Hopefully, neither Hamas nor Palestinian Jihad will instigate destruction of the Gen-M, the very machine which could make a difference. They have a history of destruction not only to Israel but to themselves. An example: after Israel decided to forcibly evacuate all 8,000 Jews out of Gaza in 2005, Palestinians destroyed the businesses that were left behind in hopes that it would generate a hopeful future for Gaza.

Most of Gaza’s population describes their coastal enclave as “the world’s largest open-air prison.” Estimates vary but Iran gives Hamas at least $100-300 million annually and in 2019 Iran pledged $30 million a month for Hamas to add increased intelligence gathering on Israel. With the humanitarian crisis so raw in Gaza, even with massive tons of aid, it’s clear that Hamas is not using Iran’s money for its population. Danny Danon, Israel’s Ambassador to the U.N., once observed, “Despite lacking food or medicine, Iran and Hamas evidently have plenty of money for terror.” The Jewish state would welcome and foster a “Singapore by the Sea.” Instead they live next to the horror of Hamas.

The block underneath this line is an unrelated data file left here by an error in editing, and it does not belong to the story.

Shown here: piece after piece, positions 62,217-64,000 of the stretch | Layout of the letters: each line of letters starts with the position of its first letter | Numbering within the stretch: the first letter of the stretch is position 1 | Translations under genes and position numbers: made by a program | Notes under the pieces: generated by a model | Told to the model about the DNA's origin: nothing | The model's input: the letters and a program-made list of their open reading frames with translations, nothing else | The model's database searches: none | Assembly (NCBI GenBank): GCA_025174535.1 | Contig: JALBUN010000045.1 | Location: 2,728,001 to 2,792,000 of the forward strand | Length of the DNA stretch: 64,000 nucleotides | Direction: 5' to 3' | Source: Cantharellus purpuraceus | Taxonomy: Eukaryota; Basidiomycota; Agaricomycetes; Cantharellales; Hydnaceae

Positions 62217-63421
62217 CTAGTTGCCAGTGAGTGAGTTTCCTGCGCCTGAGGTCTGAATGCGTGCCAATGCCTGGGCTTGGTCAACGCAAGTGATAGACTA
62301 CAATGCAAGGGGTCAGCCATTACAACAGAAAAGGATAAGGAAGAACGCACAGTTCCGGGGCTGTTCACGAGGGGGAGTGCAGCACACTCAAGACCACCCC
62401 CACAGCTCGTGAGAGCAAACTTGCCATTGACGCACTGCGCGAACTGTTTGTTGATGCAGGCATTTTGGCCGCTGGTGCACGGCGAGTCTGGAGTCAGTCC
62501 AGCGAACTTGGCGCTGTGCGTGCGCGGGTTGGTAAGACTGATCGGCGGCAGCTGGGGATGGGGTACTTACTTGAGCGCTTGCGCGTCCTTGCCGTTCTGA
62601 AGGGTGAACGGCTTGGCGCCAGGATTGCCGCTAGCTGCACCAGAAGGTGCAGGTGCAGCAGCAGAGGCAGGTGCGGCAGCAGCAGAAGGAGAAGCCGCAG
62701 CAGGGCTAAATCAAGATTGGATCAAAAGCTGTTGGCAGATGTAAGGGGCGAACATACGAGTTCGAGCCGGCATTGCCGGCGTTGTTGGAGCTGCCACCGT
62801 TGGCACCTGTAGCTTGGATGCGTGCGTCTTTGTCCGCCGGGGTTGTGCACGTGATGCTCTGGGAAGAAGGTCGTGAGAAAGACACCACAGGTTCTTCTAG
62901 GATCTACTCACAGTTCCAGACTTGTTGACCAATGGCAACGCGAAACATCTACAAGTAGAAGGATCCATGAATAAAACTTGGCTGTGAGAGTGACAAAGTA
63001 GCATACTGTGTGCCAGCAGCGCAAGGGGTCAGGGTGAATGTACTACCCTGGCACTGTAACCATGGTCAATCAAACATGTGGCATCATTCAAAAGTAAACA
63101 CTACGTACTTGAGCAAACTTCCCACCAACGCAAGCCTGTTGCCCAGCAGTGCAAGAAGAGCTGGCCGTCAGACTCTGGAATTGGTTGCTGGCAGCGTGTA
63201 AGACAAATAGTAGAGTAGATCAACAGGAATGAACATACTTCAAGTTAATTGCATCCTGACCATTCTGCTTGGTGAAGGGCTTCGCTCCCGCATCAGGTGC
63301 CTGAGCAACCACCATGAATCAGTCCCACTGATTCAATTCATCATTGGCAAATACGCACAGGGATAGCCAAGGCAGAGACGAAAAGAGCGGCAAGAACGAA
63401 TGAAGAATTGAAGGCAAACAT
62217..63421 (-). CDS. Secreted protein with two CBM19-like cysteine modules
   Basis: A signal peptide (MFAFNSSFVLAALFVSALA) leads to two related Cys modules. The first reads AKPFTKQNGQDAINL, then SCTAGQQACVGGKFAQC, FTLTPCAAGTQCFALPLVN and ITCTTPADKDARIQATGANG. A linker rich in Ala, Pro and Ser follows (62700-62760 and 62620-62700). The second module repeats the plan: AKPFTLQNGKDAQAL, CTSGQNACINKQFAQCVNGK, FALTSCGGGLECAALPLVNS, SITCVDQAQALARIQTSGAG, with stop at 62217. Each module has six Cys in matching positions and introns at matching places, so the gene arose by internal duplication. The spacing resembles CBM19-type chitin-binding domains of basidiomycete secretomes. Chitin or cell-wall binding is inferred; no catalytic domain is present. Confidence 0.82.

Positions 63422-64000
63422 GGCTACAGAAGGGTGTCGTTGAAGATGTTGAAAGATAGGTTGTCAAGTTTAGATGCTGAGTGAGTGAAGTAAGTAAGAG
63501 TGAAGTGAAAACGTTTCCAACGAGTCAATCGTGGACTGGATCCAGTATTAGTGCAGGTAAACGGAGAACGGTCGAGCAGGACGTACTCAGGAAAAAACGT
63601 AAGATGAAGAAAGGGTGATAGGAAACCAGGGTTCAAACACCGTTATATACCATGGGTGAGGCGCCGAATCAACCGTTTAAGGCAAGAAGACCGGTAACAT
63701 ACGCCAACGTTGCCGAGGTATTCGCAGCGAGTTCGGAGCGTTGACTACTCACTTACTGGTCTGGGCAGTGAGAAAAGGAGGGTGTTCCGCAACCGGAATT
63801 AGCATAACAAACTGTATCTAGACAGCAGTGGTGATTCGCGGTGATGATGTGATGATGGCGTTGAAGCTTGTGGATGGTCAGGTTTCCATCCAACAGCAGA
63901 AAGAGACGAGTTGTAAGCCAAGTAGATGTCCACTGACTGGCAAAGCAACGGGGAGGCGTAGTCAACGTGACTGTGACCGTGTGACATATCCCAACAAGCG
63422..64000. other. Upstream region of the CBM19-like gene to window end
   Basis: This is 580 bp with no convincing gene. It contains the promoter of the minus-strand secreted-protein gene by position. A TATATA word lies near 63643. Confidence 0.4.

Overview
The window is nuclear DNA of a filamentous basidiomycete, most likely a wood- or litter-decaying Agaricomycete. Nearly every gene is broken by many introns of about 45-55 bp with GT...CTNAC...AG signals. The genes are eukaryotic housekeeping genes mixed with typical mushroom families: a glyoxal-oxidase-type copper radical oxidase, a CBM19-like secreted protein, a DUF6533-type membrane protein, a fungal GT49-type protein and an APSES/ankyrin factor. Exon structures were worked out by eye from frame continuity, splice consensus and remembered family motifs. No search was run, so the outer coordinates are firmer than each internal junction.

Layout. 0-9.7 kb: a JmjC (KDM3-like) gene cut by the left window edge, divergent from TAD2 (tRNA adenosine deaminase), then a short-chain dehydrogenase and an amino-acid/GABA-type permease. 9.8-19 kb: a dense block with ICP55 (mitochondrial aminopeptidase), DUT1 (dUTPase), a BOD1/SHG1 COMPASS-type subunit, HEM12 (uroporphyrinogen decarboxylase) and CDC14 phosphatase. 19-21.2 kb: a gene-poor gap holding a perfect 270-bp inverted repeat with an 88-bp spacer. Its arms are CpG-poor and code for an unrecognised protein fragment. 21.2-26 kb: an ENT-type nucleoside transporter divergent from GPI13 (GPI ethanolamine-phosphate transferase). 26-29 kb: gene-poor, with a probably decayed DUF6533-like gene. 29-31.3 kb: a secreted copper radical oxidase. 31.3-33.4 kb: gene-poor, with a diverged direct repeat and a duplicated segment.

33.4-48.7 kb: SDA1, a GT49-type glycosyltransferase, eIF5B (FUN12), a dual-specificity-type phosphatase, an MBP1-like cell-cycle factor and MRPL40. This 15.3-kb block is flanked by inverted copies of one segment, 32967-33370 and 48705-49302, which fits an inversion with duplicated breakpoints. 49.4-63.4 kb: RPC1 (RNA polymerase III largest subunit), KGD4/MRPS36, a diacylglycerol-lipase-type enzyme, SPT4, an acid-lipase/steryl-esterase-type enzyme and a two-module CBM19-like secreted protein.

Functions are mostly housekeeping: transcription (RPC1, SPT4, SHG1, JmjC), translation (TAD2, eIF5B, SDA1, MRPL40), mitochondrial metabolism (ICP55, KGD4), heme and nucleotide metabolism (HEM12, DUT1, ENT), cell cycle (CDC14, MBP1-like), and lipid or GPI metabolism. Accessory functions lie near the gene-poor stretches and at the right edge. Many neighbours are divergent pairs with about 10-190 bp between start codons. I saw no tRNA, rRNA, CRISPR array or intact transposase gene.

WaterGen is hopeful that their project is “one more step toward peace.” The hoped-for “step toward peace” remains dependent on Hamas and its willingness to release its oppressive hold on Gaza’s population and renounce violence against Israeli civilians. Until now, the Iranian surrogate has shown that it could care less about its population in its 13-year dictatorship.

Andrei Sakharov, Soviet Nuclear Physicist, and human rights activist once said, “A country which does not respect the rights of its own citizens will not respect the rights of its neighbors.”

Unfortunately, this holds true in Gaza.

From the WaterGen project in Gaza to Barkan Industrial Park in Samaria, other Israeli businesses are successfully shaping peaceful coexistence between Arab and Jewish workers. At the GPO’s Christian Media Summit in November 2019, I was delighted that Samaria was on our agenda and where the Lipski Company hosted us at Barkan. It’s one of 146 companies which employ many thousands of Palestinians. CEO Yehuda Cohen gave us a tour around the huge factory where plastic and sanitization products are made. Lipski has already made a significant mark for peace since 2007 in the biblical heartland. Cohen employs 60 Palestinians and 40 Israelis in managerial or regular positions. CEO Cohen explains. “The atmosphere is of one big family.”